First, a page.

Volume 27, Number 4 (Fall 1987)
Best of the Bookman 27 February 2011
The Faith of Men of Letters
In this review from 1987, the late Dr. Panichas reviews Russell Kirk’s book on Eliot—he calls it Kirk’s greatest work—and discusses the cultural role of “the man of letters.”
The moral imagination is the principal possession that man does not share with the beasts. It is man’s power to perceive ethical truth, abiding law, in the seeming chaos of many events. Without the moral imagination, man would live merely day to day, or rather moment to moment, as dogs do. It is the strange faculty—inexplicable if men are assumed to have an animal nature only—of discerning greatness, justice, and order, beyond the bars of appetite and self-interest.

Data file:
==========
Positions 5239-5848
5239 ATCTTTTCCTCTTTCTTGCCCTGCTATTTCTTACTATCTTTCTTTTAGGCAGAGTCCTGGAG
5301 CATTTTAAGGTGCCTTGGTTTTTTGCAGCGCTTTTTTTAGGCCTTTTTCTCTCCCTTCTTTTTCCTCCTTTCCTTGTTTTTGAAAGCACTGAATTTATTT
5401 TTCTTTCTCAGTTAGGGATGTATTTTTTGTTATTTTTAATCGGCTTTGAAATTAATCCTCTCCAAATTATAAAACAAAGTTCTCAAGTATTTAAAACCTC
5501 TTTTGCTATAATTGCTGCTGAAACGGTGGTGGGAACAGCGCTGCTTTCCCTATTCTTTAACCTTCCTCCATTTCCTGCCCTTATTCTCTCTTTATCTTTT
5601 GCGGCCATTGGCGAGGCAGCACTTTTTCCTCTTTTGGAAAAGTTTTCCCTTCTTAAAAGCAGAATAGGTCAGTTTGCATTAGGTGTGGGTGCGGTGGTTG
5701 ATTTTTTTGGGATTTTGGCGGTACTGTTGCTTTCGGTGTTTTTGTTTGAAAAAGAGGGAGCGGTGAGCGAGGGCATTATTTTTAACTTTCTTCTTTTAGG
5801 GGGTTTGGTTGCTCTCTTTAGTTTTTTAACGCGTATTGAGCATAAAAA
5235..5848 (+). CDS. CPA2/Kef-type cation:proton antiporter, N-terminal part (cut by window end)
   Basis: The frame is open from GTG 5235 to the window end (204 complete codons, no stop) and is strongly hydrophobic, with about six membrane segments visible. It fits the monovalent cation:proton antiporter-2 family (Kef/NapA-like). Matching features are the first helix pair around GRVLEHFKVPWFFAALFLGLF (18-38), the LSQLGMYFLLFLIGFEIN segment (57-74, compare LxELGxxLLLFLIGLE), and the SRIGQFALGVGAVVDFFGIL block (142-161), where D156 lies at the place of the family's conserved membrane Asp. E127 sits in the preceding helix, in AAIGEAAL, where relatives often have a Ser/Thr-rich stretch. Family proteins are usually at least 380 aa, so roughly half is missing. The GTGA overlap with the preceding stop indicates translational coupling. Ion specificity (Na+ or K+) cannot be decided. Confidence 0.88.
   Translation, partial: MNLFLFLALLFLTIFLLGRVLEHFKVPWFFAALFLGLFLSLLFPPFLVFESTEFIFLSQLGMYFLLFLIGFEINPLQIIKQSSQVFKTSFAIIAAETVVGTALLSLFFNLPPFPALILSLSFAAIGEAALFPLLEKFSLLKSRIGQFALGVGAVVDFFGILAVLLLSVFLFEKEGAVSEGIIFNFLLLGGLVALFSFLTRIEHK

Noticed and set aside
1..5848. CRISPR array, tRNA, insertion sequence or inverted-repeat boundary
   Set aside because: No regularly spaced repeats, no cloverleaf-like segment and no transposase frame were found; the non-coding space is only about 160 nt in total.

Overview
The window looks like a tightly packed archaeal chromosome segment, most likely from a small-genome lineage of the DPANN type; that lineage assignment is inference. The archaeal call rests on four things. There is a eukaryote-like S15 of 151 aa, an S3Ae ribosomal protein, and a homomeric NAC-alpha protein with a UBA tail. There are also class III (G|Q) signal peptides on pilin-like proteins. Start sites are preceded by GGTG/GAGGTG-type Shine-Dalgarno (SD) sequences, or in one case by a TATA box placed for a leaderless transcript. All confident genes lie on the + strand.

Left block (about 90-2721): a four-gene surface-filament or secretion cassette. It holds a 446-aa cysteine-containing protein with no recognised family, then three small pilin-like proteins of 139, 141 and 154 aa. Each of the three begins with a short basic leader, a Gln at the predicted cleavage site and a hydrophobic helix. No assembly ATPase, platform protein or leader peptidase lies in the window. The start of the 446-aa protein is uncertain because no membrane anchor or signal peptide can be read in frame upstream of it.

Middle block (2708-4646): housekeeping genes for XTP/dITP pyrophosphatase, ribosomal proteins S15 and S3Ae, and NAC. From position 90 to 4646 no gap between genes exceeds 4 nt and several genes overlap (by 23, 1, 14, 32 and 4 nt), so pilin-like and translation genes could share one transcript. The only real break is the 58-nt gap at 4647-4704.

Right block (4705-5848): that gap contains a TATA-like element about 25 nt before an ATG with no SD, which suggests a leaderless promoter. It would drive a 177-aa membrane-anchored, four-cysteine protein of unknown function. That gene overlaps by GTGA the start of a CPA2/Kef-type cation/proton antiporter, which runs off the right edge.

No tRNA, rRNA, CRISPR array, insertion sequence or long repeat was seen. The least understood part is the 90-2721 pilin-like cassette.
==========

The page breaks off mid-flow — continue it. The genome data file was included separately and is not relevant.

Russell Kirk, Enemies of the Permanent Things, 1969
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